Predator drone attacks that continue to kill civilians are undermining the U.S. war effort in Afghanistan, a member of that country's parliament charged Tuesday in Washington, D.C.
Controversy has swirled around unmanned aerial attacks that have killed civilians in Pakistan and the border region, but Dr. Roshnak Wardak, an Afghani member of parliament who has lived in both countries, says that the attacks inside Afghanistan have been devastating to U.S. credibility.
Wardak herself was almost killed by one. About six months ago, she said, a drone bombed a road about 200 meters from her home in the rural province she represents. The first drone, she says, killed Taliban members attempting to mine the road.
The blast, she says, lifted her house off the ground and woke up the village. The curious went to see what happened. That's when the second drone struck, killing roughly 15 civilians, she says.
"Of course, people became very much nervous. Everybody came to me, [saying] that 'You're our representative. What's this? Why they did this?'" says Wardak.
If the answer to terrorism, said Wardak, is to bomb the place where there is terrorist activity, then the United States might as well have bombed New York City.
"All over the world, there is rule and regulation for all operations. I will give you an example of New York. There were some terrorists and they did this attack on the trade centers and other places. Why American country--why police and why military--they didn't bombard New York?"
Wardak said that she took her constituents' complaints to parliament, as members always do after a U.S. bombing in their area. It's rare that she can get a meeting with the U.S. ambassador, she explains.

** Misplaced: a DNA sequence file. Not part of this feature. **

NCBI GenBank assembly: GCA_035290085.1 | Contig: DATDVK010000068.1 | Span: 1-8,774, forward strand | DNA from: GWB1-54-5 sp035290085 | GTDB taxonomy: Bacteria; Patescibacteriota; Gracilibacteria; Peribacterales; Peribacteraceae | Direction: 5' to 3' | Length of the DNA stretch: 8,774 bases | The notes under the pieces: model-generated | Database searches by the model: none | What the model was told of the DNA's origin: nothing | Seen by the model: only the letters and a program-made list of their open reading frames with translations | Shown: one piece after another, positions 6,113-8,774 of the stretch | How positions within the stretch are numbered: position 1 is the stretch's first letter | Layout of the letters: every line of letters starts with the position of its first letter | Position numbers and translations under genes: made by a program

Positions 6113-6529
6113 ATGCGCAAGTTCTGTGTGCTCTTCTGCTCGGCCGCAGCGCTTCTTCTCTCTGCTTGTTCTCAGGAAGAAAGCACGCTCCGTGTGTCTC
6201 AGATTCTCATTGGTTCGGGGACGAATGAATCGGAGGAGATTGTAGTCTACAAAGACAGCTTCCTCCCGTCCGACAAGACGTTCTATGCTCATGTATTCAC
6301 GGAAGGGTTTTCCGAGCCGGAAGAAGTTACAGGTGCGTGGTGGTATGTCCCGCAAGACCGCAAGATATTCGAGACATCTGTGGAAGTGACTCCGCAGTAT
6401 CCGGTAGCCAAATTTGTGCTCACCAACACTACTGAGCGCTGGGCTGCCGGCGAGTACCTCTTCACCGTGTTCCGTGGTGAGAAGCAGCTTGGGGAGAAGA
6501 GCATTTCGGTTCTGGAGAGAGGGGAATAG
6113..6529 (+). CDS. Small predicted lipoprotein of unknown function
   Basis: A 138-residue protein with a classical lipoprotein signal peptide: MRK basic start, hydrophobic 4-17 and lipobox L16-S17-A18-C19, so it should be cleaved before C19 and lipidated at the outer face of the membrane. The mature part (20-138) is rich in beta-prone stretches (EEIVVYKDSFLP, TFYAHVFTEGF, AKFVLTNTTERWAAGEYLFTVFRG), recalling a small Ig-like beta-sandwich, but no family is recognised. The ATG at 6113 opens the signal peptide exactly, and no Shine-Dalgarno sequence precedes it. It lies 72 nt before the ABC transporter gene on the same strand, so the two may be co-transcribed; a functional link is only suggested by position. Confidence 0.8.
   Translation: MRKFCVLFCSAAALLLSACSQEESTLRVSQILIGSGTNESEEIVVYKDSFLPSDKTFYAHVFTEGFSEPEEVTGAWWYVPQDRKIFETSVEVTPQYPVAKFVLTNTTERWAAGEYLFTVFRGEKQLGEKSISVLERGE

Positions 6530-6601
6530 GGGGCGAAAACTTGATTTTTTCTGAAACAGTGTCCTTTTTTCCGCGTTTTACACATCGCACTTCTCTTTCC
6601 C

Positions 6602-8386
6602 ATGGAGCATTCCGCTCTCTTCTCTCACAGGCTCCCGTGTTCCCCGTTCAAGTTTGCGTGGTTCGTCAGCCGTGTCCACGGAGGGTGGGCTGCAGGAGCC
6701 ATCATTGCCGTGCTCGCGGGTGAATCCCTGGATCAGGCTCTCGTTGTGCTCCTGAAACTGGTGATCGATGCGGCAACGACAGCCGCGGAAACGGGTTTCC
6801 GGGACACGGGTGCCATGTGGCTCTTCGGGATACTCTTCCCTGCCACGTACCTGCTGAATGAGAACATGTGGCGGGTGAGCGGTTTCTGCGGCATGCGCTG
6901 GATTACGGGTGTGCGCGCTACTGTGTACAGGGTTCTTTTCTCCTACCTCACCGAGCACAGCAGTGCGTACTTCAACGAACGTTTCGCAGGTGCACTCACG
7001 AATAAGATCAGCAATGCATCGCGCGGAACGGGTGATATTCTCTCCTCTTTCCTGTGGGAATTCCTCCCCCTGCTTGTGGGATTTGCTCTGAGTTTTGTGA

"We became tired from these attacks. Every day there is discussion in the parliament," she says. "I'm against this kind of operation, very much against."
The bombings are costing the United States the support of the civilian population, said Wardak, an independent not affiliated with a party who described herself as a moderate. "Every time this bombardment happens by drone, tomorrow we discuss this matter in the parliament. And I'm so sorry that when we discuss this matter, American country and their leadership, their soldiers, they are losing their popularity among the M.P.s and also among, especially, the people. Very much they are losing their popularity," she says.
Brave New Foundation, as part of its Rethink Afghanistan campaign, brought Wardak to Washington, D.C. for the progressive conference "America's Future Now!" The Huffington Post interviewed her at the Omni Shoreham, where the conference is ongoing. Later on Tuesday, she briefed members of Congress on the situation on the ground in her country.
Wardak is the only doctor in the province.
A May bombing in Farah province, says Wardak, killed 143 people; 96 were women and children under 18.
"The people, they collect and they go and they take these dead bodies to the governor house. And they show--see this is boy or girl, this is woman, this is a small child," she says.
"We are sorry now," Wardak says the U.S. told the grieving families. "Our friends, they're not much sensitive about this issue. They say, 'They are Taliban, and we do not have another way to eliminate Taliban. This is what we can do.' And they give two thousand dollars for each dead body and one thousand for each injured person."
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